The Sri Ram Sene, or Lord Ram’s army, whose self-appointed guardians recently dragged young men and women out of a pub in Mangalore and thrashed them for drinking in public, may be disappointed at what the scriptures say.
Contrary to what the Sene believes, Hindu scriptures are full of references of gods, goddesses, kings and queens enjoying their drink.
Ramayana has it that Ram offered Maireya, a favourite wine of the royalty, to his bride Sita. And later, when on their exile, while crossing the Ganga, Sita vowed that if they survived the 14-year ordeal and returned unharmed to Ayodhya, she’d pour a thousand jugs of wine into the river as thanksgiving. When the couple did return, says Valmiki, author of the epic, the city celebrated with binge drinking and happy slogans. A delirious Ayodhya, writes Valmiki, reeked of joy and wine for days.
True, the Rig Veda frowns somewhat on alcoholic drinks and says they may cloud one’s judgement and lead minds astray. But a little later, the sutras (treatises on the Vedas) say that people may swill alcoholic drinks on happy occasions such as the arrival of an honoured guest, entering a newly built house or the arrival of a bride into the family. The sutras also lay down a caste-based list of who shall drink what. They forbid the warrior castes from drinking grain-based liquor, but permit them to drink wine brewed from fruits and flowers.
Traders and sailors and non-caste folk could drink what they liked. Later, Vedic literature mentions several popular drinks such as Kilala (a sweet fermented alcoholic drink), and Masara (filtered rice gruel liquor much like the Handiya still drunk by the tribals in central India) and Madira (a honey-based drink).
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Ramayana refers to four types of liquors, Kautilya’s Arthshastra (fourth century BC) mentions a dozen and Charaka, the medicine man, refers to 84 kinds of alcoholic drinks. Kautilya mentions that in his time, there were liquor vends in most villages and janpads (districts).
Rice, barley, honey, sugar cane products, sap of coconut and palmyra trees and numerous sweet fruits (ber, grapes, mangoes and dates) and flowers (Mahua and Kadamba) were used to create intoxicating brews. Dhataki flowers were used to tinge extracts with eye-catching red colour.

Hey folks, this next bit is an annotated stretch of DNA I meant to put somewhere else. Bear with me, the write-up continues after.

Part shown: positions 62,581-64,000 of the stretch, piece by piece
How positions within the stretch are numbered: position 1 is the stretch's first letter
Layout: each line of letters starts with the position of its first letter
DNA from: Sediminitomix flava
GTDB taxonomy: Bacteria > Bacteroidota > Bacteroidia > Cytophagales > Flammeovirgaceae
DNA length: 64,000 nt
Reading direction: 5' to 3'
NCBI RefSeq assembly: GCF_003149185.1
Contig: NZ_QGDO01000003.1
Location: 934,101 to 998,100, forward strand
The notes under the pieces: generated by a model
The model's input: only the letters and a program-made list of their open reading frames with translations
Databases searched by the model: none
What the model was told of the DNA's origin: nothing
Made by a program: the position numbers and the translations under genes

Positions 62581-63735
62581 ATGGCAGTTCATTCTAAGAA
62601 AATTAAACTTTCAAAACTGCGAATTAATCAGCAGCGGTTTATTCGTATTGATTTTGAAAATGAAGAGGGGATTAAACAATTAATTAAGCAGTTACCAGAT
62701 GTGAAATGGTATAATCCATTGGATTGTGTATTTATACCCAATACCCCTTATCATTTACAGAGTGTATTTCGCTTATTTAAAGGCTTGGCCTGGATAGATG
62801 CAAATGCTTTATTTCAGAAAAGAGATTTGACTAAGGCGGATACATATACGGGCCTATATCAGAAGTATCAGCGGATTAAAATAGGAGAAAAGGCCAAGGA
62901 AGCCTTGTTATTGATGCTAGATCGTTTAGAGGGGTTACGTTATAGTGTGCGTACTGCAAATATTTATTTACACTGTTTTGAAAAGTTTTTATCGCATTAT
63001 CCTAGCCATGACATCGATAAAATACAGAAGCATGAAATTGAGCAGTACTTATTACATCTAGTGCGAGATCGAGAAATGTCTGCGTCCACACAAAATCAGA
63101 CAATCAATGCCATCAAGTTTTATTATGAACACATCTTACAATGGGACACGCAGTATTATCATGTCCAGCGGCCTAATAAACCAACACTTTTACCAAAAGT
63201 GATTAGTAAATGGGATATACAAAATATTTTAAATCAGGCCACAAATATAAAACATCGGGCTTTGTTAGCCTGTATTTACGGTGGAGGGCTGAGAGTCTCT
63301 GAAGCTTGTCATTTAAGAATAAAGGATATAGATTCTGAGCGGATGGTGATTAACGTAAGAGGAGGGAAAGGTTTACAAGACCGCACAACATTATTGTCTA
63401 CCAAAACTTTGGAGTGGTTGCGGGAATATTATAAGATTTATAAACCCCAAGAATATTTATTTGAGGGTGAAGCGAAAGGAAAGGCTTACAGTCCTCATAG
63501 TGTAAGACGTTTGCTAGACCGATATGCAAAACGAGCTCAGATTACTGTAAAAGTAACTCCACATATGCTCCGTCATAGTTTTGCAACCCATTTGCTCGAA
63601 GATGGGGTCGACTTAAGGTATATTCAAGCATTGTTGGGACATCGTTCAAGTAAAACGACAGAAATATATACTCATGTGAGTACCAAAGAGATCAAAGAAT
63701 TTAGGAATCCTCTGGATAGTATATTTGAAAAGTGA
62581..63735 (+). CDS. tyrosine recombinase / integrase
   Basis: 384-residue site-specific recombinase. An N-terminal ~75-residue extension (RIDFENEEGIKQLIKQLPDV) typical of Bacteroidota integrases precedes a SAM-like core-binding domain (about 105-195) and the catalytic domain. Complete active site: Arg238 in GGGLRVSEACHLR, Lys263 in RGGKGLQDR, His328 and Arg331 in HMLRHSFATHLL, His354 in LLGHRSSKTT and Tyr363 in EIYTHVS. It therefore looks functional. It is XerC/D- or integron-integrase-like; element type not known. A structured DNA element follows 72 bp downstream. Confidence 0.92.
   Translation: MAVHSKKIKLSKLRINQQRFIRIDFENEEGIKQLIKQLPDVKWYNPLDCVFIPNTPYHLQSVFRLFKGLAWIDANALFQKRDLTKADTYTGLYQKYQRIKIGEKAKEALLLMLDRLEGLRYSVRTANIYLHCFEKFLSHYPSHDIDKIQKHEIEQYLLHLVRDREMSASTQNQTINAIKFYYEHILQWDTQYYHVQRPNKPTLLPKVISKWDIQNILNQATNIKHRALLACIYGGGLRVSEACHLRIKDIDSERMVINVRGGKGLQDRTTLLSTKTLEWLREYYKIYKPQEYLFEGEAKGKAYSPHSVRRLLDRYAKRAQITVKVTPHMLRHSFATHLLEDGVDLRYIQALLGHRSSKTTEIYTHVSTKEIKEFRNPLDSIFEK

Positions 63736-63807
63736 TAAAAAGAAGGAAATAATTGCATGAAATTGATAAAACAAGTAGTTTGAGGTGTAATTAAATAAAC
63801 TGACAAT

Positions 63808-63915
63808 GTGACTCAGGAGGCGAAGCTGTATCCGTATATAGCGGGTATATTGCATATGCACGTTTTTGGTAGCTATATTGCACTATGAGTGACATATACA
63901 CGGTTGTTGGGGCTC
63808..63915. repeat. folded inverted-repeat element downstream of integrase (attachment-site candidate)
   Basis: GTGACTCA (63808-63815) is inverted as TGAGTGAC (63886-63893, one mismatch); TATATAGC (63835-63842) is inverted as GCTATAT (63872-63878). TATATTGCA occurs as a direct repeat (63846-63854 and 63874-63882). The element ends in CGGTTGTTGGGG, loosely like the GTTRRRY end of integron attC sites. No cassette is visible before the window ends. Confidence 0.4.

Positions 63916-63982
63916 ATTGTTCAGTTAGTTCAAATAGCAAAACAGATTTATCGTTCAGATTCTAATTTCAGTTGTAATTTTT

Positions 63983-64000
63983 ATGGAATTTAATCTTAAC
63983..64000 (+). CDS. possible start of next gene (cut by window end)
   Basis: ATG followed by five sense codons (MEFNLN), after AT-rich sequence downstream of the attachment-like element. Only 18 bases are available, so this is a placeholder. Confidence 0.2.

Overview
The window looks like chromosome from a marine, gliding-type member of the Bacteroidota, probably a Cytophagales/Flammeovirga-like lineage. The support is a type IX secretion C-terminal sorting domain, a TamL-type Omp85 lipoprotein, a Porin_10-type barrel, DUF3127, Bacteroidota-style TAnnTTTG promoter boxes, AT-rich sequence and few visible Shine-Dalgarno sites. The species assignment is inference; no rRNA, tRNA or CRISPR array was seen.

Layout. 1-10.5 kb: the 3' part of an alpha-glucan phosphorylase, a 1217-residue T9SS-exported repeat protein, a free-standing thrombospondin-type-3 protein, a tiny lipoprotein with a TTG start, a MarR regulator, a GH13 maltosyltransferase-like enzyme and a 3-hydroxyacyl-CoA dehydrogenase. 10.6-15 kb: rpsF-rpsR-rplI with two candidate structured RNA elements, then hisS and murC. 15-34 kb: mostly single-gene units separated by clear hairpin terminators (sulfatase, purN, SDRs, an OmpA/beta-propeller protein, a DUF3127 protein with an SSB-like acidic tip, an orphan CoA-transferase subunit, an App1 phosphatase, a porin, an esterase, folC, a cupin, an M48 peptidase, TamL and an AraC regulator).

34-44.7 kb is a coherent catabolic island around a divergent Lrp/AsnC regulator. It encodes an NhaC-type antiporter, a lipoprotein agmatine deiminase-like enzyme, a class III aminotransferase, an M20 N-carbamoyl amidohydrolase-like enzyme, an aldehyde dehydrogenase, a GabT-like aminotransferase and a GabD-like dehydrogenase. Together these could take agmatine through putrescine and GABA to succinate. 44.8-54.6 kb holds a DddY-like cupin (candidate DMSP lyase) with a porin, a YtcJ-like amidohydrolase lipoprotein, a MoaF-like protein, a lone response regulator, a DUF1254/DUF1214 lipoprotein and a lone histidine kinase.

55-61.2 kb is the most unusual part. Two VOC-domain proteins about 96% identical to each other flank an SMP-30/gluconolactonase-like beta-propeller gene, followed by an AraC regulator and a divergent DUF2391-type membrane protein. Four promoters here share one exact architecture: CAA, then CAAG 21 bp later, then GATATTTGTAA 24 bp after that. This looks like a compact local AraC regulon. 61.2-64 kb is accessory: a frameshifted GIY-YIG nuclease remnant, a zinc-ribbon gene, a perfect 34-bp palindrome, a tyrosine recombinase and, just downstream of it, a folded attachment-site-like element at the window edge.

Not content with the home brewed, by the beginning of first century AD, our ancestors were also importing at least two kinds of grape-based wines from Afghanistan (Gandhar). The chief minister of Karnataka, so vociferous against the pub culture in his state, would do well to know that the southern states took the lead in importing and exporting alcoholic drinks as trade with Rome grew. Ports in southern India were importing large quantities of Roman wines delivered in containers called amphorae, when their northern brethren were still making do with crude brews extracted from grains. Toddy or taadi, distilled from palmyra and coconut palms, remained the aam admi’s favourite drink down south. Arrack, a distilled version of taadi, was especially beloved of sailors who frequented the coastal regions. Kuttanad (in Kerala) was voted the producer of the best kind. Another favourite was thoppi extracted from fermented rice. The flavour of this extract was enhanced by distillers who poured the brew into hollow bamboos and buried it in the earth to mature. In the mountainous regions, honey was fermented similarly to produce an expensive alcoholic beverage for the elite.
Records of around seventh century AD include drinking traditions of Kashmir and the North-East. Chinese traveller Huen Tsang notes warriors favoured fruit and sugarcane-based drinks, while traders enjoyed strong distilled liquor. Some Brahmins were happy to imbibe alcoholic beverages in the company of women.
Despite the ban on drinking in Islam, there are references from the Sultanate period to drinks being served at gatherings of nobility. Among the Mughul emperors, Babur enjoyed wine as did Jehangir and Shahjehan; Aurangzeb was a strict teetotaller.
The first distillery was registered in Kanpur in 1805. Today each district and village has either a licit or illicit distillery. Gujarat tried prohibition but failed to eradicate alcohol. N.T. Rama Rao, the charismatic founder of the Telugu Desam Party, rose to power in Andhra Pradesh by promising the women of alcohol-ravaged families that he would ban the sale of arrack if voted to power. He banned it for a brief while, but revoked the ban when he was reminded that the amount of revenue generated by the liquor trade was vital for state coffers. Ditto with Haryana. Devi Lal was petitioned by irate farmers’ wives to ban country liquor vends. He promised that if voted back to power as chief minister, he would. He didn’t. The main reason being that several sons and sons-in-law of powerful politicians ran large distilleries and accepted bulk orders for supplying cheap liquor in pouches, especially during district and state level, and of course the national elections.
Babur is the best guide to the subcontinent’s ambivalence towards alcohol. He is said to have had periodic bouts of abstinence when he broke all his goblets and swore never to touch wine, only to resume after a while.
“The new year”, he writes, “the spring, the wine and the beloved are pleasing. Enjoy them, Babur, for the world is not to be had a second time”.
Yediyurappaji, Ramadossji, Gehlot sir, are you listening?
Mrinal Pande likes to take readers behind the reported news in her fortnightly column. She is chief editor of Hindustan. Your comments are welcome at email@example.com